By the present invention, the following effects are achieved.

(1) Because by simply connecting a network-ready consumer equipment physically to the home network, various registration operations including address setting, are performed automatically and the newest equipment information including address information concerning the respective consumer equipments, are registered in the portal server, a user can acquire the newest equipment information by accessing the portal server.

(2) Because not only M-SEARCH, but ICMP ECHO and ICMPv6 ECHO are used as detection request messages to be transmitted to the home network, even UPnP-disabled consumer equipments can be detected automatically and configured automatically upon simply being connected to the home network.

(3) Because equipment information registered in the portal server are transmitted to respective user terminals upon being improved in readability, the ability of users to read the equipment information is improved.

BRIEF DESCRIPTION OF THE DRAWINGS

FIG. 1 is a block diagram of a consumer equipment remote operation system to which this invention is applied.

FIG. 2 is a block diagram of an HGW (51).

FIG. 3 is a block diagram of a portal server (4).

FIG. 4 is a block diagram of the portal server for describing an equipment information registration/updating procedure.

FIG. 5 is a block diagram of the portal server for describing procedures from login to display of an operating screen in performing remote operation from a mobile terminal.

FIG. 6 is a sequence diagram of procedures from detection of a UPnP-enabled consumer equipment to registration of equipment information and deletion of the equipment information.

FIG. 7 is a schematic diagram of an example of a home management table for UPnP-enabled equipments.

FIG. 8 is a diagram of an example of a message format in a case where HTTP is used for making a request for registration of the home management table for UPnP-enabled equipments into the portal server.

FIG. 9 is a sequence diagram of procedures from detection of UPnP-disabled consumer equipment to registration of equipment information and deletion of the equipment information.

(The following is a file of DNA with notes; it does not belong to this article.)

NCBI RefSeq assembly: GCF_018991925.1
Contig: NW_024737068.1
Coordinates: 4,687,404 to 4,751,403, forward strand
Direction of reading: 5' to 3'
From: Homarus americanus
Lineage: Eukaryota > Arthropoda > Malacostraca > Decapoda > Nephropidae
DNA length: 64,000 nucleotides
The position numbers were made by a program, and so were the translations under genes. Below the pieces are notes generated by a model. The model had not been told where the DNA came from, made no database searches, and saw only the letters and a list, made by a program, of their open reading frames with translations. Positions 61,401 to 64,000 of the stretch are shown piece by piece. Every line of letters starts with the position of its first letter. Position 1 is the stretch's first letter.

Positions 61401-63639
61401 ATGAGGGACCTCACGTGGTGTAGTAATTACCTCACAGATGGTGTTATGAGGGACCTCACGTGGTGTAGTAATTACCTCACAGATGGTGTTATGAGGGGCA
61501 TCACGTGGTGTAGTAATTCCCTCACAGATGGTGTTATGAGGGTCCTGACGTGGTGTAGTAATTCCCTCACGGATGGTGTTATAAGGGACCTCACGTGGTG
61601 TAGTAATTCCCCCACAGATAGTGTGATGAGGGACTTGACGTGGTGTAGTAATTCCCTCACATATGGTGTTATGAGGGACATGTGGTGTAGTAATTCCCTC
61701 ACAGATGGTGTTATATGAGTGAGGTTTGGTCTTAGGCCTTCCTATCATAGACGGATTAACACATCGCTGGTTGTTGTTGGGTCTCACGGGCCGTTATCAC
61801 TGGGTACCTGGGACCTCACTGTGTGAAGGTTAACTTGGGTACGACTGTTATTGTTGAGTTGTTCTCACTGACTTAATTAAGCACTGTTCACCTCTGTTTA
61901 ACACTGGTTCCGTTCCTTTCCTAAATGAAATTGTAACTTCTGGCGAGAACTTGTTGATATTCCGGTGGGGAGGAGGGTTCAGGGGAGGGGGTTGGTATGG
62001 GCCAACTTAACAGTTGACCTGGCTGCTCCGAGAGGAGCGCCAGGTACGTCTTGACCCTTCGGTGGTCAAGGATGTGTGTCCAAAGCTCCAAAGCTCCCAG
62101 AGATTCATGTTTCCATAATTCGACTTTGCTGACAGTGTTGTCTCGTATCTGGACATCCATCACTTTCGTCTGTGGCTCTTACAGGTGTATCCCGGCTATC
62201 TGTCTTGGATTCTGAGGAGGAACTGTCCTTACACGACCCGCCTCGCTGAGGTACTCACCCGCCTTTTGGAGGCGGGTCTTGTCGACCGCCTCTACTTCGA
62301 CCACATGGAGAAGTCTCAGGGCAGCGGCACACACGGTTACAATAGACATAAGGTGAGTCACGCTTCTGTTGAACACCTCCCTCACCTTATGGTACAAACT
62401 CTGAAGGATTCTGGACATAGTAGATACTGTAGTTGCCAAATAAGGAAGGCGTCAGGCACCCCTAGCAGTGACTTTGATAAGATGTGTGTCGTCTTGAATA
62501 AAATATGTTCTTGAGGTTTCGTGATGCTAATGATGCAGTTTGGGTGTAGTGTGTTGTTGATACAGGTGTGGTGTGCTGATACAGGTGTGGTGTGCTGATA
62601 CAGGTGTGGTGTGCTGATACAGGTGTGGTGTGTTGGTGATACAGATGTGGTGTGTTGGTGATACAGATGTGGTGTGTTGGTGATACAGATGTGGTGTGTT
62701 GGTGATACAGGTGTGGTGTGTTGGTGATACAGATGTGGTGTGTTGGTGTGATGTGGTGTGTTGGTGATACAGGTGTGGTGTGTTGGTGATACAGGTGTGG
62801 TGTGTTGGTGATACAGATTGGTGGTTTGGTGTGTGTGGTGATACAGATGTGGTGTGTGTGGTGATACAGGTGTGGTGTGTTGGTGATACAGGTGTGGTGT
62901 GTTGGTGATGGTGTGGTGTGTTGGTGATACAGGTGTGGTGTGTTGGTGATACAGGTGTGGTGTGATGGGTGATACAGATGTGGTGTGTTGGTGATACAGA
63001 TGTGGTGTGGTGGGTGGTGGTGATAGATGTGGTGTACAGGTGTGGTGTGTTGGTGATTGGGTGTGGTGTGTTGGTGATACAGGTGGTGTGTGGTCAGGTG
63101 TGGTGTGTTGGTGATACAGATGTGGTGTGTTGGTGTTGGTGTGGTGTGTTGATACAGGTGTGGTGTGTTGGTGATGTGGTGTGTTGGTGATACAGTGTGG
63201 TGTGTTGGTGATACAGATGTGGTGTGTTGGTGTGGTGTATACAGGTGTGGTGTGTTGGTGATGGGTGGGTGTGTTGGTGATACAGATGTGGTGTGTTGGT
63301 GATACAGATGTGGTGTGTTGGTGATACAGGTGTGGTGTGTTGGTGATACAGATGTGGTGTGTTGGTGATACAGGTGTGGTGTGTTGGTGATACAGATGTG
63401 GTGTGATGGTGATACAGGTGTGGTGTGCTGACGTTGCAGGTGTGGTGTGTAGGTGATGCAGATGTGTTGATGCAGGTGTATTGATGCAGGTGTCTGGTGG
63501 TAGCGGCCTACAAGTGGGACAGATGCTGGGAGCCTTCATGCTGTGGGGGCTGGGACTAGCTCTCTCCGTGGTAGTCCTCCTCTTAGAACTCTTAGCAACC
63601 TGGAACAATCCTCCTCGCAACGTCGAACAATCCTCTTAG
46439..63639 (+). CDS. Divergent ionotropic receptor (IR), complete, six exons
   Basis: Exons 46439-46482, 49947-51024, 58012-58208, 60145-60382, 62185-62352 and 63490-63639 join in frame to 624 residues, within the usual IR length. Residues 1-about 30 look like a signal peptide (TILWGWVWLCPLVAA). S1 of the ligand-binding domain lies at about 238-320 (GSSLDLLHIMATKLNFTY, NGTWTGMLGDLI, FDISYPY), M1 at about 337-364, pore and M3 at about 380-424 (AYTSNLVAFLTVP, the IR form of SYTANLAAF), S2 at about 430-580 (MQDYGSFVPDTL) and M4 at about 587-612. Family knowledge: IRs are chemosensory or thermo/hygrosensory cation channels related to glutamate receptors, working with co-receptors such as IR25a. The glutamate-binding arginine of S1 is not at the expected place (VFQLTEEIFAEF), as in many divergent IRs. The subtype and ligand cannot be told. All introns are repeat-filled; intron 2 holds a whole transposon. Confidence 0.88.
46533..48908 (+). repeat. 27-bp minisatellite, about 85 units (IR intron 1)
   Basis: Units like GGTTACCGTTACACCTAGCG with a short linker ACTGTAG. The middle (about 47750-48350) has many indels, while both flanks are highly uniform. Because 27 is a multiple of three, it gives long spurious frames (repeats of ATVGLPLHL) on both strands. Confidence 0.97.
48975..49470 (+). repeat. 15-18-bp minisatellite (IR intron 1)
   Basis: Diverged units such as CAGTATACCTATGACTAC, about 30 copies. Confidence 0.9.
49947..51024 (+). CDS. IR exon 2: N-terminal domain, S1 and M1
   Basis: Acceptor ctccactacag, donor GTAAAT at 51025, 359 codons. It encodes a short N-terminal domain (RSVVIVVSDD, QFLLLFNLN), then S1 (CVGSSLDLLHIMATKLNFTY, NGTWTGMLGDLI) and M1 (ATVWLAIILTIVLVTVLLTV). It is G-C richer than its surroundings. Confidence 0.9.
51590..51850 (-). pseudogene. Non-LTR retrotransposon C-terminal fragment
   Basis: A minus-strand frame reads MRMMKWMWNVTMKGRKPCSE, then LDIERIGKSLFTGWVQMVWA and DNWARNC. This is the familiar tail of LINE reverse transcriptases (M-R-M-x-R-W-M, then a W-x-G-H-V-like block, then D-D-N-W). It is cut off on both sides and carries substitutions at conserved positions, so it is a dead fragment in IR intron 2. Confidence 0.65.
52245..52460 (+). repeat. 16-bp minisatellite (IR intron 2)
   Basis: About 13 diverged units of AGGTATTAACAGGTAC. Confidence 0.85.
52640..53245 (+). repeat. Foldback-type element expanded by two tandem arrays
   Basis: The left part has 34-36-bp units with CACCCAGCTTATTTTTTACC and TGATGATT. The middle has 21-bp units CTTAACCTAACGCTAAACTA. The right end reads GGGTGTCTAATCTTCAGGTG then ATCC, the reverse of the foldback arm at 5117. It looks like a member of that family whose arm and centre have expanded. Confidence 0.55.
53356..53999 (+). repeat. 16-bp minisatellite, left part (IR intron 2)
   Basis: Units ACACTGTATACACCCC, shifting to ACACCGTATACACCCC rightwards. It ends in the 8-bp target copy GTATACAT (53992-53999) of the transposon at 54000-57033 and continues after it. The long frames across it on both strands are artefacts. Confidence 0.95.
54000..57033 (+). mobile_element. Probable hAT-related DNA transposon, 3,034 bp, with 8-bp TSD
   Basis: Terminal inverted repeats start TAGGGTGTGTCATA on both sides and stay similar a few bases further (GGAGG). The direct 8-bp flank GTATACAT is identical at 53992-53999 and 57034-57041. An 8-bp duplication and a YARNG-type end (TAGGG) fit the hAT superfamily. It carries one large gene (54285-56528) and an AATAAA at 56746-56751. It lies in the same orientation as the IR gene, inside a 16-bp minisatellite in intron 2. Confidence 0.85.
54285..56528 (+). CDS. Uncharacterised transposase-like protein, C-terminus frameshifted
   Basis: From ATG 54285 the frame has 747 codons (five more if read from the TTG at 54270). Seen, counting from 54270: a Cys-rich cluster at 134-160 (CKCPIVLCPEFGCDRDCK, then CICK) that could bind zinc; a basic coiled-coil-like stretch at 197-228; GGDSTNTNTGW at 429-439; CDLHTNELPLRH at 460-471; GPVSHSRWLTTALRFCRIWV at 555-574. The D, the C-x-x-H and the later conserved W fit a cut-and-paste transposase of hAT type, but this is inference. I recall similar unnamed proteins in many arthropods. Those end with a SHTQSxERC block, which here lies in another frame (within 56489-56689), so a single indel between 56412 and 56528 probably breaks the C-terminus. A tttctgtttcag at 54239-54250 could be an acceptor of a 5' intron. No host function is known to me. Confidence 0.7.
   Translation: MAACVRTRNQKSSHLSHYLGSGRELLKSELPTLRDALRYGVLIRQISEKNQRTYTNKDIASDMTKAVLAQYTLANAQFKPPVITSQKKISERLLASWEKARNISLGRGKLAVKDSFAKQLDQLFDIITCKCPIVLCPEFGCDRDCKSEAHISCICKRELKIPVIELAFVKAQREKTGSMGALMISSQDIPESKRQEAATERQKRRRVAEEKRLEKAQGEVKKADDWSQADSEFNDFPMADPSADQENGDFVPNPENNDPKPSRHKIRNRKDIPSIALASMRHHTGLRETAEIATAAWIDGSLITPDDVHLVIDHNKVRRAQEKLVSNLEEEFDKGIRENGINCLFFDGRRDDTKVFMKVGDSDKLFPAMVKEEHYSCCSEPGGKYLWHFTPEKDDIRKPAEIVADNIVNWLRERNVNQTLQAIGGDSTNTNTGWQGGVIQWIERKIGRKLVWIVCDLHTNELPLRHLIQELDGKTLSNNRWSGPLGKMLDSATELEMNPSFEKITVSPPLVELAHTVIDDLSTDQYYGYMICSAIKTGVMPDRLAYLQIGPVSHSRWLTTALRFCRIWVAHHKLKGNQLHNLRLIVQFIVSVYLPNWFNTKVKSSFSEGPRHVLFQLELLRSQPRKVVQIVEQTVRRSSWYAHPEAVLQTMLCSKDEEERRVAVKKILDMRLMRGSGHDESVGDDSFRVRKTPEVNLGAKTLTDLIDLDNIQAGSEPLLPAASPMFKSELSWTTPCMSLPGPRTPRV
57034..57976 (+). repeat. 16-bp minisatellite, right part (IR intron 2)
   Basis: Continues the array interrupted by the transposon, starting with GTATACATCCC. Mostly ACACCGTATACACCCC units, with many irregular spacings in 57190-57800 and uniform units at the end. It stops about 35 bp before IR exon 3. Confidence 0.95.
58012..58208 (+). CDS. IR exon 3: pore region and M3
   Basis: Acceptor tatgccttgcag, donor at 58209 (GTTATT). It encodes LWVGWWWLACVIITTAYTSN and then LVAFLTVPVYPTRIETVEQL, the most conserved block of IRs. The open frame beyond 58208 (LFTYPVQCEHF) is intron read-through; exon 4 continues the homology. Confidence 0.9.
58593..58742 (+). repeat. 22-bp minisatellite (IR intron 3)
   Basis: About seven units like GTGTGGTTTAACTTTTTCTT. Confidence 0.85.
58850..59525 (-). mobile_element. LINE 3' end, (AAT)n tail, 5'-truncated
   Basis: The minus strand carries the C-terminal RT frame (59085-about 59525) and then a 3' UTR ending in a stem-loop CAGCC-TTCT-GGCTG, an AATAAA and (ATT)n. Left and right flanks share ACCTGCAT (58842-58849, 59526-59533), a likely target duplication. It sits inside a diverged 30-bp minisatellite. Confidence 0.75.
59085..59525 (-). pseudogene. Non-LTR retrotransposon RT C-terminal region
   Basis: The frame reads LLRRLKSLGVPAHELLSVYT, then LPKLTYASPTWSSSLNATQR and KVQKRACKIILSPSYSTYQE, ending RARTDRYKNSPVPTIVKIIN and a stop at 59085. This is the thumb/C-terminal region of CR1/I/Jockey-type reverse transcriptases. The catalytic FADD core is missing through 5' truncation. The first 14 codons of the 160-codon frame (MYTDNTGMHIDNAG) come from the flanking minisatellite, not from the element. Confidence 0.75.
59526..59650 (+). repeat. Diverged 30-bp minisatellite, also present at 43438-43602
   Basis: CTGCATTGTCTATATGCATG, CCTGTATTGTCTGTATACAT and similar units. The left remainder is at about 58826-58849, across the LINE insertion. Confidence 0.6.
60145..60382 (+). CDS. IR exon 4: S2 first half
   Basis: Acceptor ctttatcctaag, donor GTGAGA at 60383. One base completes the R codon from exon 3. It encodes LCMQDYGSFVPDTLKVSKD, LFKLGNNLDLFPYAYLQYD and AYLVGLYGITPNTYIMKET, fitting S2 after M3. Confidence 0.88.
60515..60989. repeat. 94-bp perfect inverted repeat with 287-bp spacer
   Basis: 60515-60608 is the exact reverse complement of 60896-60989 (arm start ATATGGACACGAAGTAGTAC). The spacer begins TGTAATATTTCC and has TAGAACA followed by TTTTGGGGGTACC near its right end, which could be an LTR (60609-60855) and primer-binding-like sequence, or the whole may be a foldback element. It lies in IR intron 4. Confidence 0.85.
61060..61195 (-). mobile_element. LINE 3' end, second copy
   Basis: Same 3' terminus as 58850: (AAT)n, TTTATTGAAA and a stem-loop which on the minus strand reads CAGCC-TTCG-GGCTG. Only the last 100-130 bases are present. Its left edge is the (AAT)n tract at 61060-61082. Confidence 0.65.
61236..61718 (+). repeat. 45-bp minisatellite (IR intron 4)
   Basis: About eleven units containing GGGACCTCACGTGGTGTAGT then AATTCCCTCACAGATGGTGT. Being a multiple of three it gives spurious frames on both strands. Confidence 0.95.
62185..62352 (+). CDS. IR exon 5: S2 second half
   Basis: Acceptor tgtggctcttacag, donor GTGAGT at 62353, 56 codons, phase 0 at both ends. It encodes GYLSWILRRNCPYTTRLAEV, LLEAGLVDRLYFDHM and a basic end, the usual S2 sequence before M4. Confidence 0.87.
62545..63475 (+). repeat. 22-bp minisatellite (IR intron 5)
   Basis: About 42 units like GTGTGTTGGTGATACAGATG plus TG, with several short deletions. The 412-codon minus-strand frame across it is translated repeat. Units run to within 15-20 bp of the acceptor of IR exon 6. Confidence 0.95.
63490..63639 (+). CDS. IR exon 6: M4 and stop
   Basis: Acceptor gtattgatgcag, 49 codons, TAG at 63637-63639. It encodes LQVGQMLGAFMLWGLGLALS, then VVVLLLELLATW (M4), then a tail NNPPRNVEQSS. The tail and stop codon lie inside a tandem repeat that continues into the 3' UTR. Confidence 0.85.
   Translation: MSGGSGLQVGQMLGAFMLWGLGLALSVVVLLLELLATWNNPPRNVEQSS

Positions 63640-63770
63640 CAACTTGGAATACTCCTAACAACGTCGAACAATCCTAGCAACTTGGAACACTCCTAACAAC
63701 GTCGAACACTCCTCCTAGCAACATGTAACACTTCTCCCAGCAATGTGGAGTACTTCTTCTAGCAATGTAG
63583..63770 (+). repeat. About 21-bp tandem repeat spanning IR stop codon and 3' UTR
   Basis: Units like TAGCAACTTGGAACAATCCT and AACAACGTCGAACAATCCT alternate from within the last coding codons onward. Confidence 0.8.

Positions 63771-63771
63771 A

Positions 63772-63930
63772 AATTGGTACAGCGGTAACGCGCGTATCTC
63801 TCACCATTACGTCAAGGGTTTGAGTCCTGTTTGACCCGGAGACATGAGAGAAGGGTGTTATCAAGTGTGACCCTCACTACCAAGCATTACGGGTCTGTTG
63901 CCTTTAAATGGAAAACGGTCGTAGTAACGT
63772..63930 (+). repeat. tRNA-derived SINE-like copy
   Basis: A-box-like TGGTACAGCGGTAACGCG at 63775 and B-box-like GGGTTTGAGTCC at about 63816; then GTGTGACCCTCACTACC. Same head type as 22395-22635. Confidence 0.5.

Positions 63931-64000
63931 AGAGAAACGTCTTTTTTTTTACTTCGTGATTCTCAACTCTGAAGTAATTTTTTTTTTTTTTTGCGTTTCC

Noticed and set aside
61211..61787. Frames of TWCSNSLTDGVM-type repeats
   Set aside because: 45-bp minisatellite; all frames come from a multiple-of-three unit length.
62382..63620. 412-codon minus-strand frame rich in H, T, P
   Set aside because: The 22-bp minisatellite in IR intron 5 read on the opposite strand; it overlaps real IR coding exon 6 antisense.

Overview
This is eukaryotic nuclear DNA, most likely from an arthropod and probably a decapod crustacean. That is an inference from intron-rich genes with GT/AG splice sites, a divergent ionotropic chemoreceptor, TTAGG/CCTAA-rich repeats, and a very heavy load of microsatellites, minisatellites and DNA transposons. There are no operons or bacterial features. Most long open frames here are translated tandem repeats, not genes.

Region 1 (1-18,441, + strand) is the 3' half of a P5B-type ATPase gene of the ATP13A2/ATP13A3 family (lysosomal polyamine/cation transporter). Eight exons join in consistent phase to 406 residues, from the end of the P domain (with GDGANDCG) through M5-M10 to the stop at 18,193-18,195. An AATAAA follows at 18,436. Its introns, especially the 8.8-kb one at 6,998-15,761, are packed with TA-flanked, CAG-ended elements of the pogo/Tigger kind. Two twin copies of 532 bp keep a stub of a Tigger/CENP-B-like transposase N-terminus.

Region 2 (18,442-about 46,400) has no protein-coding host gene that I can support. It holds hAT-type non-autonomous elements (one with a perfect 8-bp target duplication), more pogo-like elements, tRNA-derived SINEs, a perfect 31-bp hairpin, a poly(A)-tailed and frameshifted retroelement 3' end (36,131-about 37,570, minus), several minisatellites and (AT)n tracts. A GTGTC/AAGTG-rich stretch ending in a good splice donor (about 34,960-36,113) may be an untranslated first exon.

FIG. 10 is a schematic diagram of an example of a home management table for UPnP-disabled IPv4 equipments.

FIG. 11 is a diagram of an example of a message format in a case where HTTP is used for making a request for registering the home management table for UPnP-disabled IPv4 equipments into the portal server.

FIG. 12 is a sequence diagram of procedures from detection of a UPnP-disabled IPv4 equipment to registration of equipment information and deletion of the equipment information.

FIG. 13 is a schematic diagram of an example of a home management table for UPnP-disabled IPv6 equipments.

FIG. 14 is a diagram of an example of a message format in a case where HTTP is used for making a request for registering equipment information of UPnP-disabled IPv6 equipments into the portal server.

FIG. 15 is a sequence diagram of a procedure of registering a plurality of consumer equipments of different attributes in a batch.

FIG. 16 is a diagram of an example of a message format in a case where HTTP is used for making a request for registering consumer equipments of different attributes into the portal server.

FIG. 17 is a first diagram of display example of a remote operating screen of a mobile phone (8).

FIG. 18 is a second diagram of display example of a remote operating screen of a mobile phone (8).

FIG. 19 is a third diagram of display example of a remote operating screen of a mobile phone (8).

FIG. 20 is a fourth diagram of display example of a remote operating screen of a mobile phone (8).

FIG. 21 is a block diagram of the portal server for describing an equipment information remote operation procedure.

FIG. 22 is a block diagram of the HGW (51) for describing the equipment information remote operation procedure.

DETAILED DESCRIPTION OF THE PREFERRED EMBODIMENT